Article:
February 17th, 2012, 01:57 PM
Live Long & Suffer
Revelation Space was dauntingly scientific?
February 17th, 2012, 01:59 PM
Live Long & Suffer
I can see why people can regard The Door into Summer as light and fluffy on the basis of most of the story. But Heinlein and Bujold kind of sneak things into their stories which have more depth than they superficially appear.
Originally Posted by ArtNJ
This time travel story takes place in 1970 and 2000 but was written in 1956. It does not describe it but says there was a short nuclear war with Russia before 1970. Considering the Cuban Missile crisis of 1961 that was nearly a prediction on Heinlein's part though maybe not an impressive one considering how many people were expecting it in the 50s. But then Heinlein talks about the economy for automobiles in the year 2000. Look at Detroit and the economy today.
I think many people don't see what is in good sci-fi today because they are so casual about it and treat it as mere entertainment reading no different from fantasy. Good SF writers are smart and knowledgeable people who incorporate what they think into their stories. To me that is another level of entertainment which lasts beyond the reading of the story. Quite often I don't even notice things until days after I finished it. These stories that are touted as having great world building mostly have nothing to say.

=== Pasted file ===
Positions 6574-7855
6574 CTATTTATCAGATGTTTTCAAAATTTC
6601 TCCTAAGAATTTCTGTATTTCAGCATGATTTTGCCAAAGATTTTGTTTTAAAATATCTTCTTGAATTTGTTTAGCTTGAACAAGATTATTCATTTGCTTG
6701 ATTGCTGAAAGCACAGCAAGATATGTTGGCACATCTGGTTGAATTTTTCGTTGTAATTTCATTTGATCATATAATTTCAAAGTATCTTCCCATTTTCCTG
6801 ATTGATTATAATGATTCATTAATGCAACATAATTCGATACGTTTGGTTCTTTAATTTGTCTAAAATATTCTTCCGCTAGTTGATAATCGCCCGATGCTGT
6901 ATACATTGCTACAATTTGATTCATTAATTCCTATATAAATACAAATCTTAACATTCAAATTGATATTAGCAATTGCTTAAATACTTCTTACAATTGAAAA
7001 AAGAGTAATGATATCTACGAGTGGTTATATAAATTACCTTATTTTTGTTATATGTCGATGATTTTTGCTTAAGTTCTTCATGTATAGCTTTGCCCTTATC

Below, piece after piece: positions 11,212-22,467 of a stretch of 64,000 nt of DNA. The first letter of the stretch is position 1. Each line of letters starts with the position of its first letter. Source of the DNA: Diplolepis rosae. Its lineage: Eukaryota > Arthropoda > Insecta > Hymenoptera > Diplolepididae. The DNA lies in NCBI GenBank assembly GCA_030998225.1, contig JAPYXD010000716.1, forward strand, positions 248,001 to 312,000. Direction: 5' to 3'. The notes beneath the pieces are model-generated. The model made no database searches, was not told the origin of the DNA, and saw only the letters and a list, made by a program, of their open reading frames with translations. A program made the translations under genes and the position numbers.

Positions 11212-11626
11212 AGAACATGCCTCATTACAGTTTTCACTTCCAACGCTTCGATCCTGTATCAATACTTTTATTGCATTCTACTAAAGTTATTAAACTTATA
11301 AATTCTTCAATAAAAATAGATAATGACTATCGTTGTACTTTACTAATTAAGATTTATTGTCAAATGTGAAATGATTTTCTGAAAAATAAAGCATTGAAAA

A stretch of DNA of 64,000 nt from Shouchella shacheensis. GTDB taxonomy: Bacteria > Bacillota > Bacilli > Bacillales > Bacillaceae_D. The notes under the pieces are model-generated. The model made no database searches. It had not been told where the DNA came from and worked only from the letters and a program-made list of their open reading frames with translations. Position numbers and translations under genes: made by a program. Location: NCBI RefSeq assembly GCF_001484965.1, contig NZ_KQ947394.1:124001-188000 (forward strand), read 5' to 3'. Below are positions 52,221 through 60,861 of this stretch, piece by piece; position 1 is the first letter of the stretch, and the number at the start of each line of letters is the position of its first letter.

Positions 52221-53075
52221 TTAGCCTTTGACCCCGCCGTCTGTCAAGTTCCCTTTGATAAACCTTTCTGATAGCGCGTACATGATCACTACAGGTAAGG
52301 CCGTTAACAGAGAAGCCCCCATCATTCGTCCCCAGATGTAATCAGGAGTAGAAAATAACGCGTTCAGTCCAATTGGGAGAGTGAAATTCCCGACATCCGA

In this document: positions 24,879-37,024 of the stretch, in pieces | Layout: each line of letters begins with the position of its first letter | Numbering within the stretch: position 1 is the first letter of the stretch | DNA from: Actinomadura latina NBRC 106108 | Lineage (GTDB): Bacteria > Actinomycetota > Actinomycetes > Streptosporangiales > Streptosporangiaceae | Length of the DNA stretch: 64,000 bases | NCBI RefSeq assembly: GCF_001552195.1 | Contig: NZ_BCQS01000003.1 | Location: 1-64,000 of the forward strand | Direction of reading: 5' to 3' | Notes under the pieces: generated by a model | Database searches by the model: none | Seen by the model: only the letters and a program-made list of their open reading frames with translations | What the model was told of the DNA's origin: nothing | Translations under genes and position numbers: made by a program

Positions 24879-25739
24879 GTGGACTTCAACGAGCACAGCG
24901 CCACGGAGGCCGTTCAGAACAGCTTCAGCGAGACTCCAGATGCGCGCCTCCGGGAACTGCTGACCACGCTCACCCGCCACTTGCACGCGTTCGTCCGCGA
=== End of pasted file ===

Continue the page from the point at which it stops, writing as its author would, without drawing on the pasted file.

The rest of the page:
February 21st, 2012, 02:03 AM
If it is Military Sf that is likely to float your boat then three Series I would Suggest are
The Seafort Saga by David Feintuch. (Starting with Midshipman's Hope) Some people find his main protaganist a bit whiny but I still enjoyed the series.
Honor Harrington by David Weber.(On Basilisk Station) Lots of Military 'Technoporn' and the military parts are excellent, the politics rather less so imo.
The Lost Fleet by Jack C Campbell (Dauntless) The best of the three series.
If you found much of the fantasy you have read to be dull then I would steer clear of Dune quite frankly. For me every attempt to read it is a sure invitation for Mr Sandman to visit.
February 23rd, 2012, 10:29 PM
If you're after military sf to start with, you can't go wrong with Heinlein's Starship Troopers, or Scalzi's Old Man's War. If you like short stories at all, a big staple of sf, you should also check out Best Military Science Fiction of the 20th Century. Good luck and have fun.
February 24th, 2012, 11:17 AM
Here is a list of the top ten best Sci-fi authors, I would recommend that you start at the top:
1) Arthur C. Clark - wrote 2001: A Space Odyssey, At Childhood's End
2) Isaac Asimov - Best known for the foundation trillogy
3) Robert A. Heinlein
4) Ray Bradbury - Best known for Fahrenheit 451
5) Philip K. Dick - Best known for Blade Runner, Paycheck and Minority Report
February 24th, 2012, 11:36 AM
Man of Ways and Means
one I recently ran across that would fit the military/battle/SF vein:
Faith - by John Love
I'm about halfway through this and it's great.